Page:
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DIY Treatments For Skin Injuries

DIY Treatments For Skin Injuries

Home » Health » DIY Treatments For Skin Injuries

The skin, the body’s first line of defence, is the largest organ in the body and, although susceptible to injury, has amazing powers of regeneration. Prompt action at the time of injury is the key to rapid healing and minimising the risk of scarring. There are also various follow-up steps that will help the skin to heal more quickly.


Here are several common skin injuries and treatment that can be administered on your own.




Knowing how to treat a cut or wound correctly can help to avoid infection and ensure scar-free healing.


You need to :

  • Clean it. Wash the area of the burn under running water. Pat it dry with a sterile dressing or other clean, tint-free material.
  • Cover it. Clean the surrounding skin with soapy water. Dry and then cover the cut with a plaster or sterile dressing or use 3M Steri-Strips™ to close the edges of the wound. (Important note : A large or deep cut that cannot be easily closed in this way may need to be stitched in hospital.)
  • Apply pressure. If bleeding is severe, apply direct pressure to the wound with a clean cloth, pad or even your fingers until a sterile dressing is available.
  • Keep the dressing firmly in place to control bleeding and seek immediate medical aaention.
  • Elevate the affected area above the heart, if possible, while waiting for help.




A painful burn or scald needs fast, appropriate first- aid treatment. Please DO NOT put ice directly on a heat injury, no matter how tempting it may be as doing so would create additional cold burns.


It can also cause the victim’s body to cool to a level that is dangerous for other organs.


What you should do instead :


  • Cool the burn immediately by running cool water onto the area for at least 10 minutes or until the pain is relieved.
  • Carefully remove any jewellery, fashion accessories, watch or clothing from around the burn provided it is not sticking to the skin.
  • Raise the affected limb to reduce swelling.
  • Cover the area of the burn with a clean, non-fluffy, preferably sterile dressing.
  • Avoid using adhesive dressings and be careful not to burst any blisters.


Other than the above, try aloe vera gel, or lavender, helichrysum, sea buckthorn or carrot root essential oils.


An infusion of lady’s mantle or St John’s wort (especiatly for burns) can be gently applied as a cool compress to the affected area.


Besides this, Calendula (marigold) ointment is renowned for its healing properties and can be used for a wide range of minor skin injuries.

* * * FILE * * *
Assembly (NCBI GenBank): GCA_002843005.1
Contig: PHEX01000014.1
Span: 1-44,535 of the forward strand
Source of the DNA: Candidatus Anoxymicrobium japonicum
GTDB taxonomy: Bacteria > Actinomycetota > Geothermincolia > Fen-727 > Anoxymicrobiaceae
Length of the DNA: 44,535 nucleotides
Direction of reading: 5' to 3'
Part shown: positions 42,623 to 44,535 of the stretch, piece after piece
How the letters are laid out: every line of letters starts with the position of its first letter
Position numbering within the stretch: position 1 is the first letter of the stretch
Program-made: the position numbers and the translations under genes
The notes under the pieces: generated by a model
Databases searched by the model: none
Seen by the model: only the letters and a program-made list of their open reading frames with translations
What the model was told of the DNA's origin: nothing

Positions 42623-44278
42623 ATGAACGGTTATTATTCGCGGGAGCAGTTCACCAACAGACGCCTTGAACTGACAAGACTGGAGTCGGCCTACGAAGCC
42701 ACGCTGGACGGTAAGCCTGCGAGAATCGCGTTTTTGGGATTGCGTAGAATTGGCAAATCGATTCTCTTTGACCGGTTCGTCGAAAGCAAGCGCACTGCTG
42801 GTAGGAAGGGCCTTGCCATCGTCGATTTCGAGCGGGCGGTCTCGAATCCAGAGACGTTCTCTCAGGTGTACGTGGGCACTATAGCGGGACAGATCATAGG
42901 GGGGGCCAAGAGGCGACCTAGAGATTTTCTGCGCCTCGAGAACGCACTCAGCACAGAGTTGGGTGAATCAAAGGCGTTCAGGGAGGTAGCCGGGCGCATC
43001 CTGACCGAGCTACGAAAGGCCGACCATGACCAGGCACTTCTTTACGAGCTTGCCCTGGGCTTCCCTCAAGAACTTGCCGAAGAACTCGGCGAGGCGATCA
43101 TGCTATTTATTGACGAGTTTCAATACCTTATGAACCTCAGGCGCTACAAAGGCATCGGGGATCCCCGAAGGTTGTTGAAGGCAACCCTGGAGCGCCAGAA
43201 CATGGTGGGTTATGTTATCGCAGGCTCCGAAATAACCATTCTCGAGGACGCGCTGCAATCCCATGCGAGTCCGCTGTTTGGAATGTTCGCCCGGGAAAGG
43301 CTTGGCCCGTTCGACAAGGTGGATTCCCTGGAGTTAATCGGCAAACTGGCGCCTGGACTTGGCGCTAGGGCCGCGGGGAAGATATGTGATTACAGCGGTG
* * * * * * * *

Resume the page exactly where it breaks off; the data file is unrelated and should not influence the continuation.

Note that if the burn is deep or larger than a postage stamp, it is important to seek urgent medical attention.




Take a cool (not cold) shower, then apply pure aloe vera gel, which is instantly cooling. Soak a towel in strong, tepid tea and apply as a compress.


Alternativety, aromatherapists suggest a compress dampened by water with a few drops of lavender oil added.




Scientific research shows that some types of honey, particularly manuka honey contain antimicrobial factors that can kill a range of antibiotic-resistant bacteria, including MRSA (methicillin-resistant staphylococcus aureus).




If you are unsure about surgery or other treatments, cosmetic camouflage, which uses make-up to hide scarring and correct colour mismatches, can be effective.


Besides this, rosehip seed oil is reputed to encourage healing of scars and stretch marks. Alternatively try diluted clary sage oil (do note, not to be used during pregnancy!) or neroli oil, or undiluted lavender oil.




You can sooth inflamed skin caused by sunburn by applying witch hazel as a liquid or gel, or calendula or aloe vera gels.


Another option is to apply a cool compress soaked in an infusion of dried calendula flowers, or apply neat lavender essential oil or sea buckthorn essential oil diluted in a carrier oil.


Contrary to popular belief, the application of yogurt is NOT an effective remedy for sunburn. You need to seek medical attention for severe (with blistering) or extensive sunburn.


Follow these simple guidelines to protect your skin from the intense heat of the sun:


  • Stay in the shade as much as possible between 11am and 3pm
  • Aim to cover up with t-shirt, hat and sunglasses.
  • Never use a sunbed.
  • Use sunscreen with an SPF (sun protection factor) of 30 or above.
  • Check skin for new abnormalities that don’t go away after 4 to 6 weeksor existing ones that are getting bigger. Seek your doctor as soon as possible if you notice the mentioned changes.
Norshilah Kamaruddin

A regular contributor to YesMyWellness.com, Norshilah who graduated from from Universiti Kebangsaan Malaysia (MSc of Clinical Psychology), is a seasoned counselor working with individuals, group and family therapy for children, adolescents, and adults on an inpatient and outpatient basis. A devoted parent of 3 bubbly kids, Norshilah loves to collect, try out and share life hacks (only those that really works!) and occasionally works on her little garden, growing traditional herbs like Misai Kucing, Pegaga, Cekur, Daun Kesum, Lengkuas, Lemongrass and many others.

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